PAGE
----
Last week I posted about what the original LIS series got wrong in terms of Physics, Astronomy and some related subjects. Today I’ll talk about what they got right.
1. Non-humanoid intelligent aliens: In just their second show back in the autumn of 1965 they encountered intelligent “bubble-like” creatures. They didn’t speak at all (in a manner we could understand anyway), but they did they did emit what looked to be some sort of electrical discharge which had an accompanying noise. That may or may nor have been any form of communication. This was a year before Star Trek came on the air. As for the accuracy, we don’t really know what real aliens would look like, but they probably would not look like humans, having evolved, most likely, in a completely different environment. They may not look like bubbles either, but at least LIS had the imagination and understanding to at least represent some aliens as being totally different from us.
2. Trips to Nearby Stars would take years: Well, this is one they got right at first, but then started to mess around with because,like other space based sci-fi that followed, writers noticed that it would be much more interesting to have them encounter new planets and new aliens almost every week. The original pilot (un-aired) had them taking 99 years to get to Alpha Centauri, and then this was changed to 5 years in the aired pilot.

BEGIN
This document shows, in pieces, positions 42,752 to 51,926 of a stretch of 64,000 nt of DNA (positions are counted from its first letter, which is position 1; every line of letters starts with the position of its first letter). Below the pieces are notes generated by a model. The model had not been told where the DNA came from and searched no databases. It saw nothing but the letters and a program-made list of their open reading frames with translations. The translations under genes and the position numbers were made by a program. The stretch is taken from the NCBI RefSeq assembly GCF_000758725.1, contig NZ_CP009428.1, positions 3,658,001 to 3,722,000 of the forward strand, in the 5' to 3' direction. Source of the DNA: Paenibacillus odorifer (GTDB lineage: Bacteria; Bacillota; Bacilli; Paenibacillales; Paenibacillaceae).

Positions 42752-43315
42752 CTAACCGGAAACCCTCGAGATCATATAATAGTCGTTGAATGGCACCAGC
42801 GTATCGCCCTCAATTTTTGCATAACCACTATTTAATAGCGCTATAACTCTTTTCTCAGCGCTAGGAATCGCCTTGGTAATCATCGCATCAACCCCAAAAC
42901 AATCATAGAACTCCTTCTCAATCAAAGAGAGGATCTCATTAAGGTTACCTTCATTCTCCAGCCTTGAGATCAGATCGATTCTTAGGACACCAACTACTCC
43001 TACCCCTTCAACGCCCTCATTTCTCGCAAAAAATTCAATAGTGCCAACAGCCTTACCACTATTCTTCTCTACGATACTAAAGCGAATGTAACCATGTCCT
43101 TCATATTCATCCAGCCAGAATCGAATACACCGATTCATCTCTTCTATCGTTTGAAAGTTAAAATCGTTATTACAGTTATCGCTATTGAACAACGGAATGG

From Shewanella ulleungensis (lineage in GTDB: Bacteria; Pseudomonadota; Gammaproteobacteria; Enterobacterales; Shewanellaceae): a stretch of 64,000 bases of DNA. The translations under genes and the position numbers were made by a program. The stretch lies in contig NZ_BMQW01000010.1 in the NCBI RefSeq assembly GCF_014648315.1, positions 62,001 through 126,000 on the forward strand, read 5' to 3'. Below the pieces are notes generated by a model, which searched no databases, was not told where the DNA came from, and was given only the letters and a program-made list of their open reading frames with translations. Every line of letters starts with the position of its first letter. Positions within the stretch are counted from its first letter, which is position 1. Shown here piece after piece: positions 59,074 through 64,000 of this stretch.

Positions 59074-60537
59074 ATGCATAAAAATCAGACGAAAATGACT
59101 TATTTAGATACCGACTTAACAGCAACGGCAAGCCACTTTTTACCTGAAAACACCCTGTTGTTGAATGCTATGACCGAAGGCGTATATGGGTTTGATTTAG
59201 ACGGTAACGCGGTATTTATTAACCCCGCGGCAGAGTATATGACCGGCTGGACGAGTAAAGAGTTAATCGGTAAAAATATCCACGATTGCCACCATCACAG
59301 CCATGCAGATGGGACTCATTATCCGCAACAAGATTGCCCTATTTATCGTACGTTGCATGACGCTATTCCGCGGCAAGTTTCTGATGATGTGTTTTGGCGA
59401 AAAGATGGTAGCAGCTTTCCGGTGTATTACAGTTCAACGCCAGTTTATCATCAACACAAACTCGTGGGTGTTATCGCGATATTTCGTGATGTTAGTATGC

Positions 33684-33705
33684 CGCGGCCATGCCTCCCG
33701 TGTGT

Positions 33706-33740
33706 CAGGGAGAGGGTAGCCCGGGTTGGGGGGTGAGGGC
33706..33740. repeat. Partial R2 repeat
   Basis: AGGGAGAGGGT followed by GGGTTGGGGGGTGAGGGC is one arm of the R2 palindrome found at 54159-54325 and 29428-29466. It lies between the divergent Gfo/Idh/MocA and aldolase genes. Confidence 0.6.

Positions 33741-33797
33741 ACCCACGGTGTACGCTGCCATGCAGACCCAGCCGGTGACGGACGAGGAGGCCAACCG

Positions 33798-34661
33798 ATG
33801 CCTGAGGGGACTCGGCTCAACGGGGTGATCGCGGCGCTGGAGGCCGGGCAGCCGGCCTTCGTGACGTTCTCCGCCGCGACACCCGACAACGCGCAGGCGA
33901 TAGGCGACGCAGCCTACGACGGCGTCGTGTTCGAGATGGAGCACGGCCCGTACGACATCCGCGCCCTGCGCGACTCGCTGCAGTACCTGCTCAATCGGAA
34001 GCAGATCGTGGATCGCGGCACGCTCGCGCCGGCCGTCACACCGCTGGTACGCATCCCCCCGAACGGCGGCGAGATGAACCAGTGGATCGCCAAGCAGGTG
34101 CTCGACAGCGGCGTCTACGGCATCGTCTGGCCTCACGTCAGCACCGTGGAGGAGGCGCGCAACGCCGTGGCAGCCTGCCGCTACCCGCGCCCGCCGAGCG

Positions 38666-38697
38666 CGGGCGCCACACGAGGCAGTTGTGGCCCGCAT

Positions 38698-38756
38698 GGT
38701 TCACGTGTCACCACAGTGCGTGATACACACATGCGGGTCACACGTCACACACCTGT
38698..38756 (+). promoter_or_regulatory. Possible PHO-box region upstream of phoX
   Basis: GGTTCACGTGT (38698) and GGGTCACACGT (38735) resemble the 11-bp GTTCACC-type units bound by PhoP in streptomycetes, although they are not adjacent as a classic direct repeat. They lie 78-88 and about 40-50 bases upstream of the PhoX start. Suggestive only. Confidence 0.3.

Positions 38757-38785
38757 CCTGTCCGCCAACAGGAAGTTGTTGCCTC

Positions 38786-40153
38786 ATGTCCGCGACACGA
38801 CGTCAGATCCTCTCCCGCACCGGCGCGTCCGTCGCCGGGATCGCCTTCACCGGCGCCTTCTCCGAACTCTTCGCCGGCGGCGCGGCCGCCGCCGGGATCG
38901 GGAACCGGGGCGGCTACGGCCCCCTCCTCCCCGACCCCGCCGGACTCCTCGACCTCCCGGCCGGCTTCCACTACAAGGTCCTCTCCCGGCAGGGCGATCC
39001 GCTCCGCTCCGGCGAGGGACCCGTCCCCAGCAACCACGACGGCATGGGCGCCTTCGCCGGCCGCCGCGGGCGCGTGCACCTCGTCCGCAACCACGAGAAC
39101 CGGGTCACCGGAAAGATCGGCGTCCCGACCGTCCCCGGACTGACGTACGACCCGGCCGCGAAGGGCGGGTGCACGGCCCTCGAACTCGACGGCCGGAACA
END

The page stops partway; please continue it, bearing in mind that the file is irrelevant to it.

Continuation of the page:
In both versions, the Robinsons were to be in suspended animation (“freezing tubes”). The facts are that even with nuclear fusion energy (still decades off from being used in space, if ever, since we don’t even have sustained reactions yet in huge ground based reactors) we would only get up to speeds that are a fraction of the speed of light. It takes light a bit over 4 years to get to Alpha Centauri, so the Robinsons must take longer.
They sometimes seem to be able to go much faster, but this ability goes unexplained, other than to occasionally say the the ship is “going into a hyper drive.” Perhaps this is implying that the Jupiter 2 is taking short cuts through space.
Well lets see what the NEW Lost in Space has in store for us tomorrow (I swear, I am not being paid by Netflix!)
And if you think this is interesting, check out my book, the Physics and Astronomy of Science Fiction (by Steven D. Bloom, and published by McFarland). It is available through Amazon, BarnesandNoble, and other online booksellers (as well as direct from the publisher). It is available in electronic form and paperback.